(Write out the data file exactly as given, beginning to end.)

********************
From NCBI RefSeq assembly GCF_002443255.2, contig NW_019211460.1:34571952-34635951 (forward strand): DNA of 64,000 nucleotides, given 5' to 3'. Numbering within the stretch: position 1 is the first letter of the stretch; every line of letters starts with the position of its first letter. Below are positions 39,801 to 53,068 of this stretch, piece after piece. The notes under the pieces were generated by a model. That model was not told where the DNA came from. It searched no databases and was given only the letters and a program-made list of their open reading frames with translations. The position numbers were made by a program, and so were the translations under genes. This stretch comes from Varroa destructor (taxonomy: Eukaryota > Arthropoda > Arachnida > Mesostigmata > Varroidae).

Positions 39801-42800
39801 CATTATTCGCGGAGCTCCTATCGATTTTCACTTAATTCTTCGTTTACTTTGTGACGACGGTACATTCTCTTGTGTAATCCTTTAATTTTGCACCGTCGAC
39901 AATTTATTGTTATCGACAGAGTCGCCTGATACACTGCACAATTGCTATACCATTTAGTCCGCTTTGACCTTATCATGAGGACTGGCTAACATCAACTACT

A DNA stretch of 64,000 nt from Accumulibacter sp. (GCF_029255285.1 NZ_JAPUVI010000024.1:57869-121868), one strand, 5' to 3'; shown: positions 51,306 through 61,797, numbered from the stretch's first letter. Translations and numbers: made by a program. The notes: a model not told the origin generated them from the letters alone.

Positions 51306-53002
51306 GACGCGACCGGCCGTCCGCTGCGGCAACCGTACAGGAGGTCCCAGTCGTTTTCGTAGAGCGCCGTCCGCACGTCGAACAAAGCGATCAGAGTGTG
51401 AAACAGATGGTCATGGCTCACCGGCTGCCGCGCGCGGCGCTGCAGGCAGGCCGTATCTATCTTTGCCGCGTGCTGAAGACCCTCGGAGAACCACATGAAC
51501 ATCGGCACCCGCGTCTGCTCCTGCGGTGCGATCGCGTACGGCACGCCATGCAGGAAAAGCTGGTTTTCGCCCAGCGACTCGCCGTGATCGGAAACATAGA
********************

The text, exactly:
From NCBI RefSeq assembly GCF_002443255.2, contig NW_019211460.1:34571952-34635951 (forward strand): DNA of 64,000 nucleotides, given 5' to 3'. Numbering within the stretch: position 1 is the first letter of the stretch; every line of letters starts with the position of its first letter. Below are positions 39,801 to 53,068 of this stretch, piece after piece. The notes under the pieces were generated by a model. That model was not told where the DNA came from. It searched no databases and was given only the letters and a program-made list of their open reading frames with translations. The position numbers were made by a program, and so were the translations under genes. This stretch comes from Varroa destructor (taxonomy: Eukaryota > Arthropoda > Arachnida > Mesostigmata > Varroidae).

Positions 39801-42800
39801 CATTATTCGCGGAGCTCCTATCGATTTTCACTTAATTCTTCGTTTACTTTGTGACGACGGTACATTCTCTTGTGTAATCCTTTAATTTTGCACCGTCGAC
39901 AATTTATTGTTATCGACAGAGTCGCCTGATACACTGCACAATTGCTATACCATTTAGTCCGCTTTGACCTTATCATGAGGACTGGCTAACATCAACTACT

A DNA stretch of 64,000 nt from Accumulibacter sp. (GCF_029255285.1 NZ_JAPUVI010000024.1:57869-121868), one strand, 5' to 3'; shown: positions 51,306 through 61,797, numbered from the stretch's first letter. Translations and numbers: made by a program. The notes: a model not told the origin generated them from the letters alone.

Positions 51306-53002
51306 GACGCGACCGGCCGTCCGCTGCGGCAACCGTACAGGAGGTCCCAGTCGTTTTCGTAGAGCGCCGTCCGCACGTCGAACAAAGCGATCAGAGTGTG
51401 AAACAGATGGTCATGGCTCACCGGCTGCCGCGCGCGGCGCTGCAGGCAGGCCGTATCTATCTTTGCCGCGTGCTGAAGACCCTCGGAGAACCACATGAAC
51501 ATCGGCACCCGCGTCTGCTCCTGCGGTGCGATCGCGTACGGCACGCCATGCAGGAAAAGCTGGTTTTCGCCCAGCGACTCGCCGTGATCGGAAACATAGA